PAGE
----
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Everything we were worried about with the TPP was true

The Trans Pacific Partnership is the other side of the world's TTIP. It's a piece of legislation masquerading as a trade deal, which for a long time, leaked drafts of have scared privacy campaigners, doctors, tech companies, nationalists and just about every internet user who can wrap their head around it. Now that we've got our look at the final draft, it's as bad as everyone expected and is closer than ever to being signed in.

As if aware of its own grandiose potential, the TPP document is thousands of pages long, spanning more than 30 chapters of wording that makes it hard to see the forest for the trees. But we can see some of it, because after experts in various fields have trawled through it – and they're still doing so as we speak – they've discovered that many of the worst provisions of the TPP that raised concerns over the past few years, are more enshrined than ever.


Most of these guys have been pushing for TPP for half a decade. Source: Wikimedia

While there are many aspects of the TPP that have caused concern among campaigners, perhaps the most worrying portion relates to the ability for corporations to sue governments over lost profits. If a law is passed that impacts a company's ability to do business, it can take that government to court. This has already happened in Australia, where tobacco firm Philip Morris sued the government in 2011 over the introduction of plain cigarette packaging, and in El Salvador, where the government banned mining to help protect local water sources; a mining corporation sued it for lost profits too.

Worse yet, any arguments about it will be mandated to take place within a secretive IP court, not given the same oversight as traditional legal proceedings (as per DailyDot).

Other causes for concern with the TPP includes an extension of corporate copyright, which would see it go from 50 years in some nations, to 70 years, meaning corporations could sue for unauthorised use of properties from the 1940s. ISPs will have more of a role in tracking and policing any piracy their customers take part in too, with those considered to be copyright infringers also sued within the secretive court system outlined above.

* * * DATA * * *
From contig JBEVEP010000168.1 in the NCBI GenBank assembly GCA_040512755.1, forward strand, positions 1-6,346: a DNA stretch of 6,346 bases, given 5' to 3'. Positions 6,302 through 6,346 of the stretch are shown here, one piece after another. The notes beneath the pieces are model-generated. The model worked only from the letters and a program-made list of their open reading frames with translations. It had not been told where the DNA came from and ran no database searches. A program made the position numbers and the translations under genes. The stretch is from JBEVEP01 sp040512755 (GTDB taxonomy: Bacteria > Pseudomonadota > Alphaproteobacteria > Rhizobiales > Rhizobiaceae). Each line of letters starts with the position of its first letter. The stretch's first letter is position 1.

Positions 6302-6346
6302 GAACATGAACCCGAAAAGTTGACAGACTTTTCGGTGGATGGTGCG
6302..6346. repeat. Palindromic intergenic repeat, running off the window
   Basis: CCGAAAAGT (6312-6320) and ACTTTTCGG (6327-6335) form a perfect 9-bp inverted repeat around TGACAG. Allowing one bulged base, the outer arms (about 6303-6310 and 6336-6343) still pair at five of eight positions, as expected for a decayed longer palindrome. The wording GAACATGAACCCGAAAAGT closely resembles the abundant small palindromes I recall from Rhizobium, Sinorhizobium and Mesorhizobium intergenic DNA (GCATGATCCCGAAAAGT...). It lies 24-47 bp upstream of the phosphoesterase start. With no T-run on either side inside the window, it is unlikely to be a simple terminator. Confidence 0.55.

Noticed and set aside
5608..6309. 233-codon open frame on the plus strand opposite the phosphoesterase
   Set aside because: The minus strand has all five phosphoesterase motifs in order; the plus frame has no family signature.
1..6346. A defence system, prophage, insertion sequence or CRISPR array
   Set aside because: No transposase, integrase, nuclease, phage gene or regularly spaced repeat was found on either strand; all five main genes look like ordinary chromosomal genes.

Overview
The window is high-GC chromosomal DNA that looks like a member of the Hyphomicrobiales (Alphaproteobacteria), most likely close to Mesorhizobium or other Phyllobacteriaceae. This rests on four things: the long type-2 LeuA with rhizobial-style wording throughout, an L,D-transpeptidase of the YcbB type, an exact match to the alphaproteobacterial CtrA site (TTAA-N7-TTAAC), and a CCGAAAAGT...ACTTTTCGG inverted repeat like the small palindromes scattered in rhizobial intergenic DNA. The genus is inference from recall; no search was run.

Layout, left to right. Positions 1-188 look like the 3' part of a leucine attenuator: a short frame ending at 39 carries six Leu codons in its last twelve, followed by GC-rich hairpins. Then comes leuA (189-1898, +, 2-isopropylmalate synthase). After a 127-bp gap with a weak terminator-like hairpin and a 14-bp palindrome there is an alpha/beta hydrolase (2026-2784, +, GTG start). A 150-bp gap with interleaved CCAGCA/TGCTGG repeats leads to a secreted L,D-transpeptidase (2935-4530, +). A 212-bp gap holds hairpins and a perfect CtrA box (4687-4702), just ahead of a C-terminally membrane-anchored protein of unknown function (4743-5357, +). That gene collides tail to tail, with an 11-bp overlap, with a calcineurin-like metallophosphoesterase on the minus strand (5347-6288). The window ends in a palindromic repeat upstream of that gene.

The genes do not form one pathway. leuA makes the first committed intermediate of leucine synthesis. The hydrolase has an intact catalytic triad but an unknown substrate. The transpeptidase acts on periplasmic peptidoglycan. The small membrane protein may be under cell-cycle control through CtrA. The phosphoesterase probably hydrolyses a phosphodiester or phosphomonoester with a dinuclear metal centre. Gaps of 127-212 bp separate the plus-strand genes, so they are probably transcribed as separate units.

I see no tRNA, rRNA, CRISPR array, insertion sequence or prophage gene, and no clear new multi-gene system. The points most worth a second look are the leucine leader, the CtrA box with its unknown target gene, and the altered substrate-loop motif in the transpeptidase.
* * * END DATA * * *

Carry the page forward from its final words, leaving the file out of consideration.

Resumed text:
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DRM would be enforced beyond video games too. TPP would make it so that the use of any product outside its originally intended use, could well land you in legal trouble. In one example, it would be entirely illegal to perform actions in your John Deere tractor not recommended by the manufacturer.

While politicians like President Obama have touted TPP as a way to improve relations and trade between countries, much like Bill Clinton's signed in North American Trade Agreement, TPP puts the whims of corporations over that of the public. Indeed the companies that stand to benefit the most have been privy to the trade deal talks, whilst the general public and press have had to rely on leaked documents from years past.

KitGuru Says: Fortunately, as potentially dangerous as the TPP is, it still needs to be voted in by member countries. While it has now been finalised, it will still need the approval of Congress and the Senate in the U.S., and the same sort of representatives in other affected countries. Considering it's gotten this far though, expect it to receive a big push from those who have hauled it uphill so far. 

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